Size matters. Although exactly how it matters depends on your personal preference. We prefer to roast a couple modestly sized 3- or 4-pound pork butts side by side in the same roasting pan rather than a single 8-pound pork butt, only because they seem to remain more moist. But that’s just us.
Pork Butt Truth 4
Trust thyself. There are hundreds of pork butt recipes out there and each will insist on this cut and that size and this oven temperature and that method. Whatever. We found what works best for us, and you’ll find that below. But only you know what works best for you. We hope you find it here, but if not, don’t hesitate to veer from the below. For example, our editor had a rebellious streak and roasted her pork butt uncovered the entire time, as opposed to smothering it with foil as directed in the recipe. Oh, and she had also omitted any spice rub and opted instead for just salt and pepper. She swears it was the best damn pork butt she ever had. But you may feel differently. See what we mean when we say trust thyself?!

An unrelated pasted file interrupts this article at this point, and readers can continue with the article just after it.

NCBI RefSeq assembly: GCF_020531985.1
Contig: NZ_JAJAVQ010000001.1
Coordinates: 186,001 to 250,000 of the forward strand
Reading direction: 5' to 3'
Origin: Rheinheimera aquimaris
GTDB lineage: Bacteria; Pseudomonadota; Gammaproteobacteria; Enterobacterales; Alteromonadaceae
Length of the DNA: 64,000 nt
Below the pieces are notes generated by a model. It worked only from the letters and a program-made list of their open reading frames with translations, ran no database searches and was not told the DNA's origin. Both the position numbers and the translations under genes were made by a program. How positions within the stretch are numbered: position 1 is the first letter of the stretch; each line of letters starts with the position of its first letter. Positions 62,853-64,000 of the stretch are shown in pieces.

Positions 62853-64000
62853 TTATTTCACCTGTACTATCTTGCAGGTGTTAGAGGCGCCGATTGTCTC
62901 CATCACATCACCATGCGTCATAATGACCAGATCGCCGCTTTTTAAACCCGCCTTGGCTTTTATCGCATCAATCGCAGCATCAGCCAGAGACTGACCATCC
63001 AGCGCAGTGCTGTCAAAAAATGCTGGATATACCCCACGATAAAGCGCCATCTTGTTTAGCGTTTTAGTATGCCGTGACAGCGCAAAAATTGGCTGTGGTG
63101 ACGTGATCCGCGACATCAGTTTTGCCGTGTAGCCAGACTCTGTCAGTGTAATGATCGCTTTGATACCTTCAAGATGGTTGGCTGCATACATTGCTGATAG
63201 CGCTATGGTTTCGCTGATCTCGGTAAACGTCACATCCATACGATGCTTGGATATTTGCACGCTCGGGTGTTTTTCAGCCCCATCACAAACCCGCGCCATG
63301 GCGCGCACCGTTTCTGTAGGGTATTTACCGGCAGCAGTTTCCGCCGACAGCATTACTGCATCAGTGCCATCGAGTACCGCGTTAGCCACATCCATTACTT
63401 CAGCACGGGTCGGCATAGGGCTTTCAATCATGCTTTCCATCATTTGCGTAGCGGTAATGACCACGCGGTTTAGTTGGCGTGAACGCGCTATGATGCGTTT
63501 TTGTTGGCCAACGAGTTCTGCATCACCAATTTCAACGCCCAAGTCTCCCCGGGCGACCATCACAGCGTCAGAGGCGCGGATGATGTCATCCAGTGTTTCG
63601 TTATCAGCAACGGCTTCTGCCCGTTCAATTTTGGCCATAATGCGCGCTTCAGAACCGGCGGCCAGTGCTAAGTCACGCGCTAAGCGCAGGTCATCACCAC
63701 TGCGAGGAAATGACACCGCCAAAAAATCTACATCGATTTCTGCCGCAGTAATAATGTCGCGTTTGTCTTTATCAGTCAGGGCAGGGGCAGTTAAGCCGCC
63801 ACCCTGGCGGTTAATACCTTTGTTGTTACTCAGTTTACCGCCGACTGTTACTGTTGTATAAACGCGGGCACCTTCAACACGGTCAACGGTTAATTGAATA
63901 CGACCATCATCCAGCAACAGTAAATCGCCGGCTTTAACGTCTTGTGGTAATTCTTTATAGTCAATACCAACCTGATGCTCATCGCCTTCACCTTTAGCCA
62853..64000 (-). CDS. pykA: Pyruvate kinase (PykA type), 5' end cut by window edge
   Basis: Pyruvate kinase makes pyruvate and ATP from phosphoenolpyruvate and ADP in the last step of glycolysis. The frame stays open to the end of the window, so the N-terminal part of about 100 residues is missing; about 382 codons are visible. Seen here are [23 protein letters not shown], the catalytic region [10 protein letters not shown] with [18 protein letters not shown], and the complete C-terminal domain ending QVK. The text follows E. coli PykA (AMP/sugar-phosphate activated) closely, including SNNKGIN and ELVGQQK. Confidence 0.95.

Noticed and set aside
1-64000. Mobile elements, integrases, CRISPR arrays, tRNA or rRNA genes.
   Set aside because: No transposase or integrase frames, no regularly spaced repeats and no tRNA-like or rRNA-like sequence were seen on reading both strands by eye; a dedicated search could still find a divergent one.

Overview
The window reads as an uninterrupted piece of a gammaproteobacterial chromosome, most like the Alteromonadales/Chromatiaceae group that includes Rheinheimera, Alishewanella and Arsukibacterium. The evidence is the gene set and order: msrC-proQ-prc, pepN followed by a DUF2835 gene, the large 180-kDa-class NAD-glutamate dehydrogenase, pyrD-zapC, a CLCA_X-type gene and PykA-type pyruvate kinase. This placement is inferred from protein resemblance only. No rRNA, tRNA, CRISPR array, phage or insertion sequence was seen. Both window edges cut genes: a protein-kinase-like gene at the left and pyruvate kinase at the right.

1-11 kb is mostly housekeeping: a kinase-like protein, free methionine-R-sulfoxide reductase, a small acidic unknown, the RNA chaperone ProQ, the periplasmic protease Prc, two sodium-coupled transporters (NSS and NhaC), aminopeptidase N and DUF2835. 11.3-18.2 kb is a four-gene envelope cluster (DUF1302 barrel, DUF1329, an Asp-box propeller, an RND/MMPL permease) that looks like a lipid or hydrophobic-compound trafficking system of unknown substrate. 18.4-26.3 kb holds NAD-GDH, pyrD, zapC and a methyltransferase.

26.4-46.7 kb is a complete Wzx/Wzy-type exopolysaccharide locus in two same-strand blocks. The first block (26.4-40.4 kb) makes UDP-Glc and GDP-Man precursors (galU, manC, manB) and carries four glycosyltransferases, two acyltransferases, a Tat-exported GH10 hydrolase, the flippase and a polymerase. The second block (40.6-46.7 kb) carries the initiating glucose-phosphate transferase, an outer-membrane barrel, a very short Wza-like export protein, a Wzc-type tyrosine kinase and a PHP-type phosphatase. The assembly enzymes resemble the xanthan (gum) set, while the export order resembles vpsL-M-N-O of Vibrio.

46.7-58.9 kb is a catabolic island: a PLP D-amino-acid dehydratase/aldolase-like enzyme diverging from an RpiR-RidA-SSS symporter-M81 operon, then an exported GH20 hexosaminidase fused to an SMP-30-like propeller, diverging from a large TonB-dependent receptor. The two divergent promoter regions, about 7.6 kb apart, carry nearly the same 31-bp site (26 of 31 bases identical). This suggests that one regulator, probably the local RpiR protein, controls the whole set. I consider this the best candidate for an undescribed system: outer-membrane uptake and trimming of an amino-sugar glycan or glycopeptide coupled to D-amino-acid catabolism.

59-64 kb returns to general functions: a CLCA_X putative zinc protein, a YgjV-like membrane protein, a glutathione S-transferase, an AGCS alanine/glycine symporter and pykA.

Roast Pork Butt
- Quick Glance
- 20 M
- 10 H
- Makes about 6 pounds pulled pork
Special Equipment: Instant-read thermometer
IngredientsEmail Grocery List
Grilled Pork Butt Variation
Preheat your oven to 250°F (121°C). We highly recommend using an oven thermometer on the grill surface to make sure your temperature is as close to that as possible.
If you’re using a gas grill, this will probably mean turning off all the burners except one and turning that burner on medium-low to low.